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The Testing (The Testing Trilogy Series #1)

Average Rating 4.5
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Most Helpful Favorable Review

47 out of 50 people found this review helpful.

Whenever a book becomes hugely popular, there are bound to be a

Whenever a book becomes hugely popular, there are bound to be a lot of copy cat books that occur. With the huge success of The Hunger Games, the market has been inundated with dystopian books targeted to the Young Adult market. In that respect, The Testing by Joelle Cha...
Whenever a book becomes hugely popular, there are bound to be a lot of copy cat books that occur. With the huge success of The Hunger Games, the market has been inundated with dystopian books targeted to the Young Adult market. In that respect, The Testing by Joelle Charbonneau is no different from the rest. It is definitely a book based on the very successful formula used in the Hunger Games trilogy. There are, however, some differences. These differences, coupled with the author's obvious talent for writing, make this one copy cat that is well worth the read. 

The Seven Stages War has left the Earth devastated. It is in this environment the the new United Commonwealth finds itself trying to survive. To meet this goal, the UC needs to discover the best and the brightest that its various colonies have to offer. Their talents and skills, along with a coveted education at The University, are needed to rebuild the Earth. To aid this process, the government of the UC has devised The Testing. 

Like the Hunger Games and others, the story in The Testing relies on Young Adult protagonists who are thrown into a do or die situation which they must navigate by using their skills and intellect. Another similarity to most of the books of this type, their is romantic interest between some of the characters. The most important similarities to the Hunger Games, though, is the author's ability to craft characters that the reader can identify with. People that you want to win and survive. In addition, the author's ability to tell the story in an engrossing, intriguing way that draws the reader in is another similarity. 

To me, though, the similarities that this book had to the others, especially the Hunger Games, were less important than what it had that its differences. Although survival is a big part of this story, it is not the only attribute that is important. For example, I really liked the way that The Testing was structured. I found the author's use of testing environment that looked at the participant's academics, decision making abilities, problem solving skills, and team work skills, set this story apart. The fact that the characters needed more to accomplish their goals than just survival skills was more to my liking. In addition, I really liked the way that the author included the understanding of several scientific abilities in the main characters arsenal, and the fact that they were able to discuss these abilities amongst themselves. There were some other differences that I particularly liked as well, but most of them were things that would spoil the story if I listed them. All of these differences, though, went a long way toward allowing me to feel that this story had its own identity.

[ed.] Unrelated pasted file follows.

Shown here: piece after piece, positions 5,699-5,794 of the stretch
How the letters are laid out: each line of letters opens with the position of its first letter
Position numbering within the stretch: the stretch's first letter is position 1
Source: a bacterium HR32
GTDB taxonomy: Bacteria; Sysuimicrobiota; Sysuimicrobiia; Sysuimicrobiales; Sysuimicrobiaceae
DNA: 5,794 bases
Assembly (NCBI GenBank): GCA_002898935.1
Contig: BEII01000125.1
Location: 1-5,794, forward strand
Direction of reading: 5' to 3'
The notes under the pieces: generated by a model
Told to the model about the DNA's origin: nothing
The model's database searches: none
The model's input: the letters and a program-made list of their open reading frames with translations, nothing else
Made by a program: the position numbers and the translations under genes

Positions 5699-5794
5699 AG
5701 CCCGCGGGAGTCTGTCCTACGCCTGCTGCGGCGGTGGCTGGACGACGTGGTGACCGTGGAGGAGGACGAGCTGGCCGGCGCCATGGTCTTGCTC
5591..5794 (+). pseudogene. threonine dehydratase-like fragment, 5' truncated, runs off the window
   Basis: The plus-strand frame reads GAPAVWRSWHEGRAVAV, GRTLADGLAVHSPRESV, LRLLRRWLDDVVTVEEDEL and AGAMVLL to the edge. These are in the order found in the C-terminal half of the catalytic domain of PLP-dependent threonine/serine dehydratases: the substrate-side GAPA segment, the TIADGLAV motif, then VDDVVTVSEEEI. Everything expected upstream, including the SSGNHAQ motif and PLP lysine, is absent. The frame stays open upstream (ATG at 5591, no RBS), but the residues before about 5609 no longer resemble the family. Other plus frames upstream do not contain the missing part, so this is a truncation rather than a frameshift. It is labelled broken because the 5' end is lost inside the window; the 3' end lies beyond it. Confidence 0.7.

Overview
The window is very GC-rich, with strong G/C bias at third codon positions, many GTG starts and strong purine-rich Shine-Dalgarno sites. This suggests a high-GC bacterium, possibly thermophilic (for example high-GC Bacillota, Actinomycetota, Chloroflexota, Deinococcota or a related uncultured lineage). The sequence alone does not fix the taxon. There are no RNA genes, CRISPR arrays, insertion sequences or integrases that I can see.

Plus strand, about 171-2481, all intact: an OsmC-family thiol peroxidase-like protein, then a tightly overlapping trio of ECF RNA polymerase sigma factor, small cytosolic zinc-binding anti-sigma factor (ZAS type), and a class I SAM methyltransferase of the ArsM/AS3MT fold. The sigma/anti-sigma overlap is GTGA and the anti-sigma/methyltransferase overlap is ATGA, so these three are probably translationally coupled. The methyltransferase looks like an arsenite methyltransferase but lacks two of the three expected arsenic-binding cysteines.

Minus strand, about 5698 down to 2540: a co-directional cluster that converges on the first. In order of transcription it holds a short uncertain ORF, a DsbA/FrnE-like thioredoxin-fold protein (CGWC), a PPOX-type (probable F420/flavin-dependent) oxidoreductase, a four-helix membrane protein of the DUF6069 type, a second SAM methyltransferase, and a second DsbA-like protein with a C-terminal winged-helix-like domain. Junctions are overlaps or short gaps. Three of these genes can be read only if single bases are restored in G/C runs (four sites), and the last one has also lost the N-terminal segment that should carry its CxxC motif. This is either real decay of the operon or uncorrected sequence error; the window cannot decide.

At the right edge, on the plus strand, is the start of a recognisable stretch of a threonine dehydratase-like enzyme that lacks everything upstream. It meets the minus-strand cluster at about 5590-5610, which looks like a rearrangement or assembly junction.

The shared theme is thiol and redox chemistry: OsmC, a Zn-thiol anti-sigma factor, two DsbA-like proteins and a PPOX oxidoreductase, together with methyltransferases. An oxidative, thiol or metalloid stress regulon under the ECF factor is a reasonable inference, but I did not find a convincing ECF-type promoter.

Even though I knew where this book was heading, could guess most of the twists, and was not surprised by any of the situations, I really enjoyed this book and am looking forward to reading the rest of the trilogy. In fact, I found it as enjoyable as the Hunger Games and think that the fact that the stories are so similar one of the things that I particularly enjoyed. Reading this story felt like visiting an old friend, but yet there was plenty to discover at the same time. I give it 4 stars. 

posted by lsmeadows on June 5, 2013

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Most Helpful Critical Review

2 out of 4 people found this review helpful.

I want to thank Houghton Mifflin Children's Books for sending me

I want to thank Houghton Mifflin Children's Books for sending me a copy of this book to read and give an honest review. I had received a copy on Net Galley but was unable to read it and the publisher was nice enough to send me a hard copy! Receiving this book for free h...
I want to thank Houghton Mifflin Children's Books for sending me a copy of this book to read and give an honest review. I had received a copy on Net Galley but was unable to read it and the publisher was nice enough to send me a hard copy! Receiving this book for free has in no way influenced my opinion or review.

Blurb from Goodreads:
Keep your friends close and your enemies closer. Isn’t that what they say? But how close is too close when they may be one in the same? 
The Seven Stages War left much of the planet a charred wasteland. The future belongs to the next generation’s chosen few who must rebuild it. But to enter this elite group, candidates must first pass The Testing—their one chance at a college education and a rewarding career. 
Cia Vale is honored to be chosen as a Testing candidate; eager to prove her worthiness as a University student and future leader of the United Commonwealth. But on the eve of her departure, her father’s advice hints at a darker side to her upcoming studies--trust no one. 
But surely she can trust Tomas, her handsome childhood friend who offers an alliance? Tomas, who seems to care more about her with the passing of every grueling (and deadly) day of the Testing. To survive, Cia must choose: love without truth or life without trust.

So, who wouldn't want to try a book that is billed as the next Hunger Games? I loved The Hunger Games, so I jumped at the chance to give this one a try. Even read the blurb of this one, which I usually don't do, to see what it was all about. I have to say the concept really intrigued me for sure. I was really excited to finally get into another dystopian, as I haven't read one that has truly pulled me in since The Hunger Games.